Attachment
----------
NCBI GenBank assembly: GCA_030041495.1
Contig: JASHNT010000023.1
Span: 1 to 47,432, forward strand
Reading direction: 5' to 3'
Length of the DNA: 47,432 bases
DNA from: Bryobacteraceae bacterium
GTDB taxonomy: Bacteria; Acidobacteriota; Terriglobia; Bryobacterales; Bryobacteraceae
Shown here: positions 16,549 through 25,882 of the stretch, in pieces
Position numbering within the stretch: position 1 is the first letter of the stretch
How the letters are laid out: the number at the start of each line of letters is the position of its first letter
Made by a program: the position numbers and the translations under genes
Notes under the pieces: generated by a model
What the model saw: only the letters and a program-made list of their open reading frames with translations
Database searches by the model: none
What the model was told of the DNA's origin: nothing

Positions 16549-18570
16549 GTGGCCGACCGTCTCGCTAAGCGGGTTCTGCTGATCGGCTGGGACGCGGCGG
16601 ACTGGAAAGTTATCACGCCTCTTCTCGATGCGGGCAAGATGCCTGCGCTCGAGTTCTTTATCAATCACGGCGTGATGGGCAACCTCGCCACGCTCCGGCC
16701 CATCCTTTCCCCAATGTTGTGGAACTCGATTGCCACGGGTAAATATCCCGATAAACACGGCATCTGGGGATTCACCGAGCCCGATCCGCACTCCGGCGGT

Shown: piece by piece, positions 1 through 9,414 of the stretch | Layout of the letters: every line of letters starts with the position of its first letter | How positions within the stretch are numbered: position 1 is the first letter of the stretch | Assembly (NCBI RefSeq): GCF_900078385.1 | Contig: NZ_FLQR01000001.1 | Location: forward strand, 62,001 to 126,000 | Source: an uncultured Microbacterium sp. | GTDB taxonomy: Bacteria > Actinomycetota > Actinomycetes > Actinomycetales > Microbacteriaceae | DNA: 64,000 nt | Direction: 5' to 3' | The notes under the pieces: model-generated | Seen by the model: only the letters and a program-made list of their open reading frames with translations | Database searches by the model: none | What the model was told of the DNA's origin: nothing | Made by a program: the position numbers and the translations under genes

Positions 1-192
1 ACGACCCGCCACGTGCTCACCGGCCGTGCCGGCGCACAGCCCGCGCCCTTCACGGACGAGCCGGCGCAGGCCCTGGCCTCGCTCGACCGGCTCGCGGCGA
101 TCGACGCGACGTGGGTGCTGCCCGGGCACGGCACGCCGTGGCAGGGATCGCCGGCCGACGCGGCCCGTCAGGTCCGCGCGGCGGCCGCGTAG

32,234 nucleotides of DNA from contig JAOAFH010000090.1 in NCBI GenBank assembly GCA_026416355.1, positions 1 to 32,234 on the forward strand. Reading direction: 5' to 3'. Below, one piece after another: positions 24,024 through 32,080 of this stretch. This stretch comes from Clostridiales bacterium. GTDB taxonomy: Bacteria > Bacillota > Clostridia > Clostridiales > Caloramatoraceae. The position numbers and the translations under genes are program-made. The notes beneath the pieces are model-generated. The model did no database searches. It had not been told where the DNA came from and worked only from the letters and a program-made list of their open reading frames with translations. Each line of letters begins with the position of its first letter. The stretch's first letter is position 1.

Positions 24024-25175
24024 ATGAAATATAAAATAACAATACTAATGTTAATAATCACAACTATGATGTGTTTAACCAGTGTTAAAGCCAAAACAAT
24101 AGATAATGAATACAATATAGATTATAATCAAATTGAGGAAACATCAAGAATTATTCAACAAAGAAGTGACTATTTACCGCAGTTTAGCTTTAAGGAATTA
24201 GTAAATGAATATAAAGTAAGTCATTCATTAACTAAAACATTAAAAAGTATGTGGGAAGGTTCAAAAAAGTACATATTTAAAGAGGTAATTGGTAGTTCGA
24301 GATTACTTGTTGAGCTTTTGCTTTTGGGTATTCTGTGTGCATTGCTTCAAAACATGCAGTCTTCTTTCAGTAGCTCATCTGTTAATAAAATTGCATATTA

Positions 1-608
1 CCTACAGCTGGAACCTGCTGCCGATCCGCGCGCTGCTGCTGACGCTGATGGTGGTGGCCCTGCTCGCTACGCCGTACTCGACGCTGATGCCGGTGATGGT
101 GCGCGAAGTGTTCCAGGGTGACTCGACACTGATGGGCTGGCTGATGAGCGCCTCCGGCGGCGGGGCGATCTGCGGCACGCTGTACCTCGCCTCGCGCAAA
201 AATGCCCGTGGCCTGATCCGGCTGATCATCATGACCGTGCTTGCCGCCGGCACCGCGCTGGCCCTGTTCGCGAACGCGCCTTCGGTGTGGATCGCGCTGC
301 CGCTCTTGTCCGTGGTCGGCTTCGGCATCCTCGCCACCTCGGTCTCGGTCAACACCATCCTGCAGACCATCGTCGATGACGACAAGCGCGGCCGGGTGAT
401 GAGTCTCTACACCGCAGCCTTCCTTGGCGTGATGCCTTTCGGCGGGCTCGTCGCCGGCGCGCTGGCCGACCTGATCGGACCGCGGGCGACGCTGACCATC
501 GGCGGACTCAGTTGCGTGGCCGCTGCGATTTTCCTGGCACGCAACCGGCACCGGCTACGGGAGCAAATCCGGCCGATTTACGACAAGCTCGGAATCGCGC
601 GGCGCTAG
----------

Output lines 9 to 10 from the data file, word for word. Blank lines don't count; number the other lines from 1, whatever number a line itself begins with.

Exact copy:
Position numbering within the stretch: position 1 is the first letter of the stretch
How the letters are laid out: the number at the start of each line of letters is the position of its first letter